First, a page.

The UK is entering a period of great uncertainty and constitutional, legal and political upheaval. The big immediate question is what will come out of the House of Commons debate on Theresa May’s Brexit deal (which is actually one very detailed withdrawal deal and one set of vague aspirations for the future in the accompanying “political declaration”). What might happen? To work that out you need to crunch some numbers.
A Venn diagram of the contending Brexit tribes in the Commons looks something like this:
The numbers are very much guestimates and in any case are probably fairly fluid. Who votes for what will partly depend on the order and exact terms of amendments that will eventually be voted on.
The Labour Party will of course whip its MPs to vote against May’s deal. But the deal also appears to have very little support amongst Tory MPs outside of the payroll vote of ministers and their parliamentary bag carriers, and even some of them are wavering.
The hardline Brexiteers, mostly organised into the inappropriately named European Research Group (ERG), want a much harder Brexit. But, as the recent ill-fated coup attempt against May showed, how far they are prepared to really go is questionable. Only about two dozen of their about 80 MPs put in letters to the 1922 Chair, Graham Brady. This probably reflects—more or less—the number who are really prepared to press for a complete no deal, car crash Brexit.
Some hard Brexiters, like Michael Gove and Andrea Leadsom form what might be called the “Brexit First” group. They think the priority is getting out of the EU and everything else is secondary and can be dealt with later.
On the more Brexit-moderate wing of the Tory parliamentary party there are probably a similar or slightly higher number who want a softer Brexit or no Brexit at all. They mostly reject May’s deal because it is too hard and, on the future relationship, open to an even harder Brexit down the road. Some might have been tempted by it simply to stop a no deal happening, but now that appears to be off the table (since yesterday’s procedural defeats for the government) that temptation has probably gone away.
The number of Tory MPs who still back Remain, or a People’s Vote to try and get the same thing, is now quite small. But quite a few soft Brexit Tories might swing behind either a Norway-type solution and/or another referendum depending on how events unfold.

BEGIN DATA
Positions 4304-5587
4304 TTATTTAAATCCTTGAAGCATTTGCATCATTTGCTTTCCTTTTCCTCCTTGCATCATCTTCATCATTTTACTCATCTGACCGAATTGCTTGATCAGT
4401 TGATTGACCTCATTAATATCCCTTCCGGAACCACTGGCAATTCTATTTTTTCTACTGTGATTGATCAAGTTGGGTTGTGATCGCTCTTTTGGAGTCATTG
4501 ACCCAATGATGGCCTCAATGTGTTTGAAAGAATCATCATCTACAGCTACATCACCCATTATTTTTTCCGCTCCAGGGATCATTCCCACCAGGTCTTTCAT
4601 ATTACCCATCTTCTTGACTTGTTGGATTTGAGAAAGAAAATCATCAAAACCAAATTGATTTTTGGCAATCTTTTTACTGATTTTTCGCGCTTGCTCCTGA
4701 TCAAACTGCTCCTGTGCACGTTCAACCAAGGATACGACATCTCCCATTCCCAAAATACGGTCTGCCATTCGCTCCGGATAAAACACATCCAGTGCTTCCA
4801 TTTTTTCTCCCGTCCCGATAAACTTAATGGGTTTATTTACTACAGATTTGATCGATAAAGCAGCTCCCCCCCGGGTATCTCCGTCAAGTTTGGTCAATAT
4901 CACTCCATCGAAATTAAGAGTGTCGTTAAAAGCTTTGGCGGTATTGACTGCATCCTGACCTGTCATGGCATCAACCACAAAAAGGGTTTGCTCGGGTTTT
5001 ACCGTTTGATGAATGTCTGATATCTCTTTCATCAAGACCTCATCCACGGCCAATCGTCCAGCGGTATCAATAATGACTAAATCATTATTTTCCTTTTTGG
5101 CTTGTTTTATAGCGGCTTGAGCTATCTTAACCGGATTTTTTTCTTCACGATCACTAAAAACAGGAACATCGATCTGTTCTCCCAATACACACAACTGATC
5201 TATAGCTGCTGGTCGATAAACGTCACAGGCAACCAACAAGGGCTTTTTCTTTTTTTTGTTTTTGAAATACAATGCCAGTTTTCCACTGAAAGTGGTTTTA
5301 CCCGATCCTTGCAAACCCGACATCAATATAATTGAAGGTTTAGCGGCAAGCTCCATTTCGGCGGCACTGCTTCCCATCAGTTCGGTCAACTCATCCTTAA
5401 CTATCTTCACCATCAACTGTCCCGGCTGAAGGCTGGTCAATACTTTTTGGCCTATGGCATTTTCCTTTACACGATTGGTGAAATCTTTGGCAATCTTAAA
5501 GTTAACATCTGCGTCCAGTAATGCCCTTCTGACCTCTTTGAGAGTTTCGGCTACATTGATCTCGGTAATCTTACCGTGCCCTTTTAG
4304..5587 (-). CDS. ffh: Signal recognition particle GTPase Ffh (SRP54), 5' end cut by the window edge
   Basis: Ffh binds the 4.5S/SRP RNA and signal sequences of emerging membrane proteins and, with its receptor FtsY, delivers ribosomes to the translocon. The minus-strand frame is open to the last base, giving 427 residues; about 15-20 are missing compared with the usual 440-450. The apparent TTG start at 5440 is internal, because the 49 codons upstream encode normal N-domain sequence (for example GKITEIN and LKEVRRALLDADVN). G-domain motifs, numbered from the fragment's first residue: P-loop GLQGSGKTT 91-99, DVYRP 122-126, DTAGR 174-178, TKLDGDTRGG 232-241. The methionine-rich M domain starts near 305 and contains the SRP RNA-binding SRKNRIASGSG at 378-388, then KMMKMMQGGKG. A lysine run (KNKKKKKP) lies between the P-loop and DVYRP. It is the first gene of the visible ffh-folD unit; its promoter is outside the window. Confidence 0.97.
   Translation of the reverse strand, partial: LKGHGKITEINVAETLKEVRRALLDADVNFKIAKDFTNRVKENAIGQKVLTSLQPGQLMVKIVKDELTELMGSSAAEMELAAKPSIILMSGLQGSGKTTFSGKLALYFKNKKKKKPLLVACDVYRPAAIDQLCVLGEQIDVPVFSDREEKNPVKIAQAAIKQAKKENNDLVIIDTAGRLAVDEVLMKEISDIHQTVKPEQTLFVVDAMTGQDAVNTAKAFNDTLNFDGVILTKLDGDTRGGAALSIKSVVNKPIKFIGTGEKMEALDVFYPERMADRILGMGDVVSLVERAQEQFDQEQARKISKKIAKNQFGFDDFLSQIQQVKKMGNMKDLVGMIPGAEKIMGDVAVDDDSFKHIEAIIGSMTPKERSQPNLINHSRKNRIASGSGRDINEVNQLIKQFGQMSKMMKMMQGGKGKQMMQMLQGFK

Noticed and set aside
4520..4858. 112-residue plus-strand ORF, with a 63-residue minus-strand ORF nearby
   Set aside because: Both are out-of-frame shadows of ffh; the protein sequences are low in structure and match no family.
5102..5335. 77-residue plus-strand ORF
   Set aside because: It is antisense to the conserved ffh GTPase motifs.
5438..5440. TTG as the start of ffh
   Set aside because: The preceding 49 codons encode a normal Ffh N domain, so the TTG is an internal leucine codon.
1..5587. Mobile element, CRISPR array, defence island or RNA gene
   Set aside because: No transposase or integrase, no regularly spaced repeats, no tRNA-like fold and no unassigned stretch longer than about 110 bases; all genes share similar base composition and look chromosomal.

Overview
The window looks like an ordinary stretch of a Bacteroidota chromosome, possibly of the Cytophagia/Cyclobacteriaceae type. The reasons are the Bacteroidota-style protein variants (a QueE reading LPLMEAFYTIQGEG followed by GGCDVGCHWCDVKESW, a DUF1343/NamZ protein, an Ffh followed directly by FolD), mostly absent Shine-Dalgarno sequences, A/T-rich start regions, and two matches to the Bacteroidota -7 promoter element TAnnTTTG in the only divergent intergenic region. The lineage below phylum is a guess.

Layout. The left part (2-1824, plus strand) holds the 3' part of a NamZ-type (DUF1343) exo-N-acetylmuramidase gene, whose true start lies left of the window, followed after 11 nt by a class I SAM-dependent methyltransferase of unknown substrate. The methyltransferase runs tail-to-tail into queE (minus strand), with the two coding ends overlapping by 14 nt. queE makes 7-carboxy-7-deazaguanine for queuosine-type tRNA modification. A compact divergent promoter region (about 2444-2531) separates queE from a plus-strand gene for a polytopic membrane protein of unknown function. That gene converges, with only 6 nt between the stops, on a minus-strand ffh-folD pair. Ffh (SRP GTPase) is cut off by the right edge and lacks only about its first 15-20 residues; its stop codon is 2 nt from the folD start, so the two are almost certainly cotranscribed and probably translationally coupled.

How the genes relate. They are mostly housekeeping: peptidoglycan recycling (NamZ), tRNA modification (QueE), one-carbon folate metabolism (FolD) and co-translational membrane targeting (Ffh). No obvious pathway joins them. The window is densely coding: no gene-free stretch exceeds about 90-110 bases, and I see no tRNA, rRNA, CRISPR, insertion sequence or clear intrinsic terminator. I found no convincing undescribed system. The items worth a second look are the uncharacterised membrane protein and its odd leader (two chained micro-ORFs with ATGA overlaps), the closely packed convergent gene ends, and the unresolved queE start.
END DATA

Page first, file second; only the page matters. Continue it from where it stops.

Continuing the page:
Meanwhile the DUP are playing games. They are opposed to May’s deal because of its implications for Northern Ireland and they campaigned for Leave. But they also know sentiment in Northern Ireland is pro-Remain or, at the very least, for only the softest of Brexits. So they are hinting they could support a Norway-type deal as a last resort. They almost definitely will not support another referendum because it would inflict even more political damage on them in Northern Ireland.
We know the Lib Dems and the SNP, and the lone Green MP Caroline Lucas, all still back Remain and another referendum. If both these options appear impossible then it is likely this group of almost 50 MPs could swing behind a Norway option.
So where does all this leave us? The table below sums up the numbers game.
In order of probability it is clear that “no deal” probably can’t muster more than a couple of dozen votes. Even if 60-65 ERG die-hards (with maybe a handful of Labour Brexiters) tried to push it through they would be outnumbered about nine to one by the rest.
May’s deal is also dead barring some miracle. The only scenario in which it might pass is if the Brexit-moderate Tories and Labour swung behind it, which is not going to happen. Even if a significant group of pro-Europe/soft Brexit Labour MPs rebelled it would be very unlikely to offset the DUP and ERG defections.
So the two options left—which are not necessarily mutually exclusive—are the Norway-style deal and/or a Peoples Vote. The decisive group of MPs will probably be Labour.
If it was left to Jeremy Corbyn then Labour would almost certainly opt, reluctantly, for a Norway-style deal. Corbyn would have to swallow some of his Europhobic tendencies, especially his anti-freedom of movement views, but he could still argue he was “respecting the referendum.” He has also been notably more hostile to a People’s Vote than most Labour MPs, Keir Starmer, Labour members, Labour voters and very significantly John McDonnell. The shadow chancellor has been hinting more strongly that Labour should back a People’s Vote. He’d have plenty of support within the PLP for that.
My guess—and it is only that—is that if this choice confronts Labour (which it may or may not depending on parliamentary procedure and votes) Corbyn would insist on the Norway option. He loves nothing better than a good campaign, but the one he clearly doesn’t want is to stop Brexit. During the 700,000 strong People’s Vote march he even left the EU entirely to avoid it.